In today's technology-dependent world, the Internet has become a legal but lethal weapon against the privacy and reputations of its users. Based on Sue Scheff's landmark Internet defamation case, which gave a face to online harassment, cyberbulling, privacy invasion, and Google bombs, and stirred Internet regulation and free-speech debates, Google Bomb arms listeners with information, legal advice, and reputation-defense tips. They come from one of the country's top cyber abuse attorneys, John W. Dozier Jr.
Dozier, who specializes in legal matters involving online defamation, copyright and trademark infringement, and hacking, uses Scheff's story as a backdrop to his explanation of a personal plan for reputation defense that anyone - including business owners, students, job seekers, employers, parents, and bloggers - can implement easily and immediately to help them maintain their searchable online image.
This audiobook seems to be an advertisement for a law firm and for Reputation Defender. While it does provide some practical advice for online reputation management, it uses "scare the hell out of 'em" fear tactics to make small steps seem inadequate.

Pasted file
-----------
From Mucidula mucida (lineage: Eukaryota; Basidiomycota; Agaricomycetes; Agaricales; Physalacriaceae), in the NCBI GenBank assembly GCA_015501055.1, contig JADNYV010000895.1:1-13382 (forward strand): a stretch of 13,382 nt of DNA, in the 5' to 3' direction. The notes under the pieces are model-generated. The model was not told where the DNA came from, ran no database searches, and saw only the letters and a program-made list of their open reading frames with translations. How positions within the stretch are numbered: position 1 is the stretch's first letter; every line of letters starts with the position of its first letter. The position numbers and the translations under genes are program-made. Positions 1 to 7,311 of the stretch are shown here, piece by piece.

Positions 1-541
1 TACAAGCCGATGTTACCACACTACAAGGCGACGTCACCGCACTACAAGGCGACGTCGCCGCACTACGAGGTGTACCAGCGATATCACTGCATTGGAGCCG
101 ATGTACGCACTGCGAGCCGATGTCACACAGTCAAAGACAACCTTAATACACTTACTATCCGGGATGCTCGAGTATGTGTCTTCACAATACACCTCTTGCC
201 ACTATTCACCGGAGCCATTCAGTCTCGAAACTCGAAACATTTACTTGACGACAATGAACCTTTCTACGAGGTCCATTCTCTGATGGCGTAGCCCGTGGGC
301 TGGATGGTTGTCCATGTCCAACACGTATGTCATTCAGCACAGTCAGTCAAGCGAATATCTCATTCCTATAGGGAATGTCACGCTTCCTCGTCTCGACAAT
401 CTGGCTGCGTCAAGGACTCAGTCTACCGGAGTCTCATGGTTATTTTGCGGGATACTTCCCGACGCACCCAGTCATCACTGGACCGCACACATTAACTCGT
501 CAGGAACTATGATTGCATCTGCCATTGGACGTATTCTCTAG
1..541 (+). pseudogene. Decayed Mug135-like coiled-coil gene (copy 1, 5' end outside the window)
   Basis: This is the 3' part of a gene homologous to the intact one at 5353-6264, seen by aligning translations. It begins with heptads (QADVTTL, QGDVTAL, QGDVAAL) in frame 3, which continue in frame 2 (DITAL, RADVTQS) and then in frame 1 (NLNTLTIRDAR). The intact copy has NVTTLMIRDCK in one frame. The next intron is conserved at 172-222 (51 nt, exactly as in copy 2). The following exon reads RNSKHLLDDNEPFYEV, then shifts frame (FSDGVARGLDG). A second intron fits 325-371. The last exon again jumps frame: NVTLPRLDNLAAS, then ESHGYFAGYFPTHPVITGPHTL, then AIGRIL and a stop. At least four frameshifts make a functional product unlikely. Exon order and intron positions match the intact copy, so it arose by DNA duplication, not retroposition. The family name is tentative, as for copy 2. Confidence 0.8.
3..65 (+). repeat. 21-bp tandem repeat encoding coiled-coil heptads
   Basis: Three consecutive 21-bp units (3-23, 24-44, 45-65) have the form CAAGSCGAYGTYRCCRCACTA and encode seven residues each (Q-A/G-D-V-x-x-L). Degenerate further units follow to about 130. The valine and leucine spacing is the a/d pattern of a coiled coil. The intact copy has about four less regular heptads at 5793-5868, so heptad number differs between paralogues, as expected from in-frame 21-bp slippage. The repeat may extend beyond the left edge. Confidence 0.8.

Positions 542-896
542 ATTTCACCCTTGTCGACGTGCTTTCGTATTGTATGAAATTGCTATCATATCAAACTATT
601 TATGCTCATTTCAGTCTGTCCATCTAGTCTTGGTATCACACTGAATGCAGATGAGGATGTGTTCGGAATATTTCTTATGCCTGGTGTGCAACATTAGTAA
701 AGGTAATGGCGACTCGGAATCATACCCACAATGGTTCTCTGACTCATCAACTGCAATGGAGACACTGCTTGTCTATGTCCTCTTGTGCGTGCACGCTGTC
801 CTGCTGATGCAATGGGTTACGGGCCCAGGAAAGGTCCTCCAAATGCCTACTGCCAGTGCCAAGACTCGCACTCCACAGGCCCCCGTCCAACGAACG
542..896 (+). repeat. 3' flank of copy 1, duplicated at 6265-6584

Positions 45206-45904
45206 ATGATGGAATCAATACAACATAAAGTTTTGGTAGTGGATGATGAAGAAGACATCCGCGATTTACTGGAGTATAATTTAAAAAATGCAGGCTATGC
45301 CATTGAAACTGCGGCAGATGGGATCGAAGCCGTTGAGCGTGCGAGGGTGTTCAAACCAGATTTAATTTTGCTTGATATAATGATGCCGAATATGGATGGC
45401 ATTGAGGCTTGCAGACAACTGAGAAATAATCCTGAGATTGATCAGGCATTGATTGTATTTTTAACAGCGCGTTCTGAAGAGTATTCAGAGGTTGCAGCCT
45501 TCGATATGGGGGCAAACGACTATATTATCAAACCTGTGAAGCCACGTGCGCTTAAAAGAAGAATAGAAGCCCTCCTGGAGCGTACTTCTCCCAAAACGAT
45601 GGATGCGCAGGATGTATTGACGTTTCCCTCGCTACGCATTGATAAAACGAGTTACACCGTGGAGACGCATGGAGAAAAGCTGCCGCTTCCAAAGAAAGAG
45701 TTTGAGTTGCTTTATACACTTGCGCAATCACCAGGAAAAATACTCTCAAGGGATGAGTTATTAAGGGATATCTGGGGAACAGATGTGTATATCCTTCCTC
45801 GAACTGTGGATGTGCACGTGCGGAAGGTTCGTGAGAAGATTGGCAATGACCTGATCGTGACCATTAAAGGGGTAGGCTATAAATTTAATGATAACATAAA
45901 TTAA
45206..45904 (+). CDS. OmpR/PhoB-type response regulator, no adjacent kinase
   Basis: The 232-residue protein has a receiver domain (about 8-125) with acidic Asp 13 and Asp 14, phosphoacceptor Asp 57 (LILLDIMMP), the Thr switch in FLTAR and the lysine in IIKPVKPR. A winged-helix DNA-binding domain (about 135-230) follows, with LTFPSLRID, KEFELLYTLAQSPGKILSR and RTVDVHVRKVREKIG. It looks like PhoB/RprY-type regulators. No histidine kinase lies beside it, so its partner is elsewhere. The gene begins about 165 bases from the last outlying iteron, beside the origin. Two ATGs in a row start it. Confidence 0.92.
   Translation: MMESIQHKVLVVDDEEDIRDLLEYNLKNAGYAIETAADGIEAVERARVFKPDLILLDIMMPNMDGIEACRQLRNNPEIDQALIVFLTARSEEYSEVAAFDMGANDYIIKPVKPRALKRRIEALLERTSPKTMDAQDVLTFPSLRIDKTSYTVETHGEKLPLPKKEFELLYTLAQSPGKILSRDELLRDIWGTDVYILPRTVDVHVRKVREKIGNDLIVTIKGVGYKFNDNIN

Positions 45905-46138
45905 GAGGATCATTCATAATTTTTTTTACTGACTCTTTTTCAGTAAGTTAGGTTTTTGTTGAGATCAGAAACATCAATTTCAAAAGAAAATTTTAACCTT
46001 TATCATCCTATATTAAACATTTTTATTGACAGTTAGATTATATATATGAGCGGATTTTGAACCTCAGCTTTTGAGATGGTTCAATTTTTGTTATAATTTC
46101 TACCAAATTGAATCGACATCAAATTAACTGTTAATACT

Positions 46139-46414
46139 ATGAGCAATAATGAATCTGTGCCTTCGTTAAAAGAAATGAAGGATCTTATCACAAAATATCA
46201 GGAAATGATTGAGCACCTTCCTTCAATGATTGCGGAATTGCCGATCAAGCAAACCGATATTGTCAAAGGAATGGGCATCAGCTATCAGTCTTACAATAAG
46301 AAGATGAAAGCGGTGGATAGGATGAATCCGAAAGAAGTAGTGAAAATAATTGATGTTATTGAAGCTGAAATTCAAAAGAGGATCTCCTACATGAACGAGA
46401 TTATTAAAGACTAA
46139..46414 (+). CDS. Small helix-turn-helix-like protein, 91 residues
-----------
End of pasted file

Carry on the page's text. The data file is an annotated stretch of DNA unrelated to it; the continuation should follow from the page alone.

The book is seems very unbalanced. For example, the authors frequently use of pejorative terms such as "free speech expansionists," providing only nebulous, negative examples of what they might mean by the term. They largely avoid granting any merit to the ethics of open culture and how Internet technologies are helping promote democratic values.
I would have rather spent my time and monthly credit some other way.
1 of 1 people found this review helpful
Already being familiar with the story, and being an Internet marketer, I thought the details would be interesting. Unfortunately that wasn't the case. The narrator is slow and whiny. I even tried a faster play speed to help move it along. Can't bring myself to finish it. Overall: disappointing.